Designers re-work Nike trainers
While Nike may be making most news at the moment for not being official-Olympic-sponsor-Adidas, a new online exhibition, NIKE78 shows the versatility of the brand when in the hands of a bunch of creatives.
May 30, 1978 was the date that Nike officially became Nike – changing its name from the less dynamic-sounding Blue Ribbon Sports.
Just over two years ago, designer Paul Jenkins launched the NIKE78 project, named after its birth year, tasking 78 creatives to challenge the function of Nike shoes.
Each was given a new pair of Nike’s to appropriate in whatever way they wished – with some interesting results.
Adam Hayes took a very philanthropic approach, swapping his new shoes with a less-shiny pair at a day centre for asylum seekers and refugees in South London.
Justus Oehler of Pentagram turned his shoes into an aeroplane. ‘As we human beings can’t fly, we settle for less; we make do with running and jumping,’ he says.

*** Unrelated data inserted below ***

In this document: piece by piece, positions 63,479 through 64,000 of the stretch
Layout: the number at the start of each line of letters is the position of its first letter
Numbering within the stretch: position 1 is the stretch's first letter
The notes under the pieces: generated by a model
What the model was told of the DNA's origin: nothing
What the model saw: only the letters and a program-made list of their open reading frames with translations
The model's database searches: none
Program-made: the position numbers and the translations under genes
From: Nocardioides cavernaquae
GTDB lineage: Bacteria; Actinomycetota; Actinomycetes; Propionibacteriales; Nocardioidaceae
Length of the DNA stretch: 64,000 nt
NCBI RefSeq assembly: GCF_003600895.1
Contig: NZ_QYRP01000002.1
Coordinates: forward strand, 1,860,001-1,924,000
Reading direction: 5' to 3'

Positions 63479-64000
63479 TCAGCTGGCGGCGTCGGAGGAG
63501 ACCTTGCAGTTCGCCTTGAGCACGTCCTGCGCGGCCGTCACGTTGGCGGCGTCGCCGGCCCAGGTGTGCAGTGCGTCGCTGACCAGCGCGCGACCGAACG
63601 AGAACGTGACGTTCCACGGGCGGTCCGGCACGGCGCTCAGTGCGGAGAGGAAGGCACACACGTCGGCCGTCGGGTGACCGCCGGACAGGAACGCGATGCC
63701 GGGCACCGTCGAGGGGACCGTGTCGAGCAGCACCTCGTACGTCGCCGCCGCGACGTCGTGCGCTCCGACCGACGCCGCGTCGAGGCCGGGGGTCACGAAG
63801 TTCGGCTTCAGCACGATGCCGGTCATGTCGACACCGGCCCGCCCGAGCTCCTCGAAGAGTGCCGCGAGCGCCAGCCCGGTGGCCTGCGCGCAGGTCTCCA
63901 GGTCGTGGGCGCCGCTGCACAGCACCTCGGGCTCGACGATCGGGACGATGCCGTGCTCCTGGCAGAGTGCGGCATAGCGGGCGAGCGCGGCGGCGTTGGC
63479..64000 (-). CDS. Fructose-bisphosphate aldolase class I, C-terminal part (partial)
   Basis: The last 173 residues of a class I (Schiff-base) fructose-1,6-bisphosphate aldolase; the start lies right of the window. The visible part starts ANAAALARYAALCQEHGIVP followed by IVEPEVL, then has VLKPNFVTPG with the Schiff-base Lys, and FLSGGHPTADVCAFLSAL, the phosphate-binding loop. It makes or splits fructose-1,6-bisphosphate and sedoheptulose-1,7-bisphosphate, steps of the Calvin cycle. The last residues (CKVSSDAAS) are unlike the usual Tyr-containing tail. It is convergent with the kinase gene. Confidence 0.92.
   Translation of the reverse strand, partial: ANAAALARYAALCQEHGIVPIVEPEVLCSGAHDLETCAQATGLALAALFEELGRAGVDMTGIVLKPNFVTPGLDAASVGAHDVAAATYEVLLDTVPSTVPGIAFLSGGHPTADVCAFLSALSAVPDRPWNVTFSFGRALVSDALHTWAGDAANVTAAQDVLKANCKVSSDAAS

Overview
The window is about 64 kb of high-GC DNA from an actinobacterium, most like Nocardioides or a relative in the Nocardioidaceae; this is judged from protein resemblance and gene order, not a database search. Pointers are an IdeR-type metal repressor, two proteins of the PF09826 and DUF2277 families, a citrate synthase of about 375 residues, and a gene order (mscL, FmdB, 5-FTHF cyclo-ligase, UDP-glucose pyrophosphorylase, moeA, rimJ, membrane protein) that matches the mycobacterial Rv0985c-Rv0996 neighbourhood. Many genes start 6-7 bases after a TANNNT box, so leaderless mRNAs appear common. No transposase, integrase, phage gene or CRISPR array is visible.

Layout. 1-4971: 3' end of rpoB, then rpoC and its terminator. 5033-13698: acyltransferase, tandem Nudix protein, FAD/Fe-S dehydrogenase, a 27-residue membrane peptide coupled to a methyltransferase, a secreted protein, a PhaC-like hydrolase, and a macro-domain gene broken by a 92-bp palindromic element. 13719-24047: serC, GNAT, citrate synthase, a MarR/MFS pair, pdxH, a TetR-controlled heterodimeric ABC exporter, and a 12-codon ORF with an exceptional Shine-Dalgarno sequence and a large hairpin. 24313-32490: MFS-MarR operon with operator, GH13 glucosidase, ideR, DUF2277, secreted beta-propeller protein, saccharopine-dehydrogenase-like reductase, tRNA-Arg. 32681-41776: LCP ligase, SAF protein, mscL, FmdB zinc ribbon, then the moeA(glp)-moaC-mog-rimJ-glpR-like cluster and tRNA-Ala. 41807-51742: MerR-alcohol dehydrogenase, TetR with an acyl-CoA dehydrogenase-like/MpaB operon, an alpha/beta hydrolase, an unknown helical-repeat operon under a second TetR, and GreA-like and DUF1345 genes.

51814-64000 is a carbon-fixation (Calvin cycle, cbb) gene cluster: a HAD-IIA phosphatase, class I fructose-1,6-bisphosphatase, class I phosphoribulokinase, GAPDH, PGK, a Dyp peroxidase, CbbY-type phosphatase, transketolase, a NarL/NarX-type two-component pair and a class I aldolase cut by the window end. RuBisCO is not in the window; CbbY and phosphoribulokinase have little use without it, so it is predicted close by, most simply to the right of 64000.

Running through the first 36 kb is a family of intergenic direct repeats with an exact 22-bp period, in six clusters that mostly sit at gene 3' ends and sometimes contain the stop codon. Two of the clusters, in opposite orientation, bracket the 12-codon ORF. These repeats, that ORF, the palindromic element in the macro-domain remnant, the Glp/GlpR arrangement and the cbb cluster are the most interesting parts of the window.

‘But the dream of flying is still being dreamt, and maybe one day we will literally take off given the right pair of shoes. Well, this is the pair of shows mankind has been waiting for. The real “Nike Air”.’
Taking a domestic approach to her trainers, Erica Dorn created Marathon Cake to represent the hard work athletes put into training but also the ‘ever-sweet reward.’
Matt Bucknall’s equally delicious-looking creations are a comment on familiar tales of well-intentioned sports purchases, only left to gather dust, as forgotten as the optimistic goals of running marathons of joining (and using) a gym. Bucknall deep-fat-fried the shoes, rendering them totally useless (unless you’re very hungry).
We love Print Club’s cute Racing Pigeon, created, according to Print Club, to highlight ‘the demise of the greatest sport in the world, Pigeon Racing’, favourite sport of Mike Tyson.
The exhibition is online now at www.nike78.co.uk.